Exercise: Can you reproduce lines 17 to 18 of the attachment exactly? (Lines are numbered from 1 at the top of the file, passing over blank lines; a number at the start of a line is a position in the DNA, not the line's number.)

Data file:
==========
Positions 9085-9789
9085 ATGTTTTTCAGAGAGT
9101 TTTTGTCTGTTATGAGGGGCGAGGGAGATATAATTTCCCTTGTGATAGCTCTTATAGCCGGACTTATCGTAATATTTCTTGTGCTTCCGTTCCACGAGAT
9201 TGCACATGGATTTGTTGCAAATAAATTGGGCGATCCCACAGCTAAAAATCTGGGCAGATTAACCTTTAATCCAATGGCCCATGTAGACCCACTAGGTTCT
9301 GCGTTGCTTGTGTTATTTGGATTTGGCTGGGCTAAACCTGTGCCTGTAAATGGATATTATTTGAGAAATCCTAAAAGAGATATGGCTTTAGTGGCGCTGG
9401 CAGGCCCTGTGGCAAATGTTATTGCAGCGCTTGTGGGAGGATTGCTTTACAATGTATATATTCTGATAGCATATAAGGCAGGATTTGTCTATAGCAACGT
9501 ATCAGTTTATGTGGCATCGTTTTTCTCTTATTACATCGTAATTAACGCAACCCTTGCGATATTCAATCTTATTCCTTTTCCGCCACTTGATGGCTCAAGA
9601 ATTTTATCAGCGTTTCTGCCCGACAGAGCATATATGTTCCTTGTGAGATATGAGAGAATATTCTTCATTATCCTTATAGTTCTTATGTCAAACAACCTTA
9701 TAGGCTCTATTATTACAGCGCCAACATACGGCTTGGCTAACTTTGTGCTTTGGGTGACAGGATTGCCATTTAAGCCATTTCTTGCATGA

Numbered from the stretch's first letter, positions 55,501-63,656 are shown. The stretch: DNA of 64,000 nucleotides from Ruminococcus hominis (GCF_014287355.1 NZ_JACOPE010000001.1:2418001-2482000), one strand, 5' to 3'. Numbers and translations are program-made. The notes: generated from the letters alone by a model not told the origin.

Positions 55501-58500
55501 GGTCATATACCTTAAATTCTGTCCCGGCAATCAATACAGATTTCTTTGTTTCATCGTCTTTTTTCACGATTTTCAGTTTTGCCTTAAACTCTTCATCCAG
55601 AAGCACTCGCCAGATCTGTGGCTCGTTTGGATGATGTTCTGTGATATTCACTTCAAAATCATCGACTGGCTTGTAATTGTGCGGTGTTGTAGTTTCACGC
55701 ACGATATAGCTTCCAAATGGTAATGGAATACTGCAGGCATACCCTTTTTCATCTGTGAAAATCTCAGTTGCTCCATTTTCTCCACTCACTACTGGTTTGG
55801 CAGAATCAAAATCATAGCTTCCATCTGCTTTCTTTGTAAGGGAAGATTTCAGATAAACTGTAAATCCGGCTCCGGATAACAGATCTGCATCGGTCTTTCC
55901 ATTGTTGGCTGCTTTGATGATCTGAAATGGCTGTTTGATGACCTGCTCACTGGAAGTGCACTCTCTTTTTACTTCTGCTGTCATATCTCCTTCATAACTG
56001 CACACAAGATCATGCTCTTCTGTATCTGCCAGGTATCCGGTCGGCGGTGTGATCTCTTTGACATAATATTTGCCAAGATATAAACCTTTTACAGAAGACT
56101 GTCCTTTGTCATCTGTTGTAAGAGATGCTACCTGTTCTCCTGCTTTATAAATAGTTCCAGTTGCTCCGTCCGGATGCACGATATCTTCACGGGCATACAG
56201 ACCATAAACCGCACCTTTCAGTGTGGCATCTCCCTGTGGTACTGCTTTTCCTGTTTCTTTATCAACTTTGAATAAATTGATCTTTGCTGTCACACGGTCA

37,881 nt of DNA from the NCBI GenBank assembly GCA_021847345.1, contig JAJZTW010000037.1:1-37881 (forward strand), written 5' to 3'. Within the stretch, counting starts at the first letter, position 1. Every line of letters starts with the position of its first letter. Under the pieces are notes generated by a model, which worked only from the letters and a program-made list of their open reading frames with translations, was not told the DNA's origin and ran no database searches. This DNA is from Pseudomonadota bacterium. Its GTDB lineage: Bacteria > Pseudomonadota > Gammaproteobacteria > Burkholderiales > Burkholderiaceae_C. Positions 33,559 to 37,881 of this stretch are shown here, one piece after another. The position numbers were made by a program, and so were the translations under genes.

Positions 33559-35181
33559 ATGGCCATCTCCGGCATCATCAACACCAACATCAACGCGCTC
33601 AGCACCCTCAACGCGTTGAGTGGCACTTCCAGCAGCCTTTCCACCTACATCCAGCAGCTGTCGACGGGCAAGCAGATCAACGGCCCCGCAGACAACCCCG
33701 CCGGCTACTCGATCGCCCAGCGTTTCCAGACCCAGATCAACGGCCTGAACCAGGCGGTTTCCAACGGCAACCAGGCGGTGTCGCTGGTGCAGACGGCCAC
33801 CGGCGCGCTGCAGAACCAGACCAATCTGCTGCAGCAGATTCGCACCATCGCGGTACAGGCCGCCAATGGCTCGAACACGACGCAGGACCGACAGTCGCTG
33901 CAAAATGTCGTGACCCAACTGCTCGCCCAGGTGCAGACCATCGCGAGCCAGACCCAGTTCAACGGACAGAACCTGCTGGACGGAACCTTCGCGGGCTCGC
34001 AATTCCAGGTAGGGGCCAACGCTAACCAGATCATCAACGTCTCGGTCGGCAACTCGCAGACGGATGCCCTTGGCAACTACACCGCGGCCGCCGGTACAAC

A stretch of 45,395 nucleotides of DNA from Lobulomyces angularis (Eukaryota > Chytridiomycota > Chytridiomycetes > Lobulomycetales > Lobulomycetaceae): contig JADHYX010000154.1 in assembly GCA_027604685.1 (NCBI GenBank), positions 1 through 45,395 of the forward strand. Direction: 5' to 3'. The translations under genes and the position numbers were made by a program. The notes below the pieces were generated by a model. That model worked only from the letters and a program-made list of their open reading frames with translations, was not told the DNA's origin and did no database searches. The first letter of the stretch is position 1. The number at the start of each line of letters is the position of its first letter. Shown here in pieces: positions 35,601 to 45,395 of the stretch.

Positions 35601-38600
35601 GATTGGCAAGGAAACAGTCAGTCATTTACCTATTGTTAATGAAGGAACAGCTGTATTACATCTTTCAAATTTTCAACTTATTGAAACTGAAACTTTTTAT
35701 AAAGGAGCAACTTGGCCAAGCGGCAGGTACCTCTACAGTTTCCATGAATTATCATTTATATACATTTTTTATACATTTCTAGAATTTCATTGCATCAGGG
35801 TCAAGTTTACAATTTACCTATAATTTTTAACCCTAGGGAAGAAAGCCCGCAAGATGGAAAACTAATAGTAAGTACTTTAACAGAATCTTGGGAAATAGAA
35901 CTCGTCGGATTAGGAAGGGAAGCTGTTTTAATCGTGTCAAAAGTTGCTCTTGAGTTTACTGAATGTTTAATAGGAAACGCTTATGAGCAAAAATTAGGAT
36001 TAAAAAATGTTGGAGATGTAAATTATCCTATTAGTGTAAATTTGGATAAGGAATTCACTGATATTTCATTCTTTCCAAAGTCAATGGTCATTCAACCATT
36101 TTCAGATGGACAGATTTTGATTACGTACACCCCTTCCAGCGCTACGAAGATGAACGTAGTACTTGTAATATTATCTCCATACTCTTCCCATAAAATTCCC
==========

56001 CACACAAGATCATGCTCTTCTGTATCTGCCAGGTATCCGGTCGGCGGTGTGATCTCTTTGACATAATATTTGCCAAGATATAAACCTTTTACAGAAGACT
56101 GTCCTTTGTCATCTGTTGTAAGAGATGCTACCTGTTCTCCTGCTTTATAAATAGTTCCAGTTGCTCCGTCCGGATGCACGATATCTTCACGGGCATACAG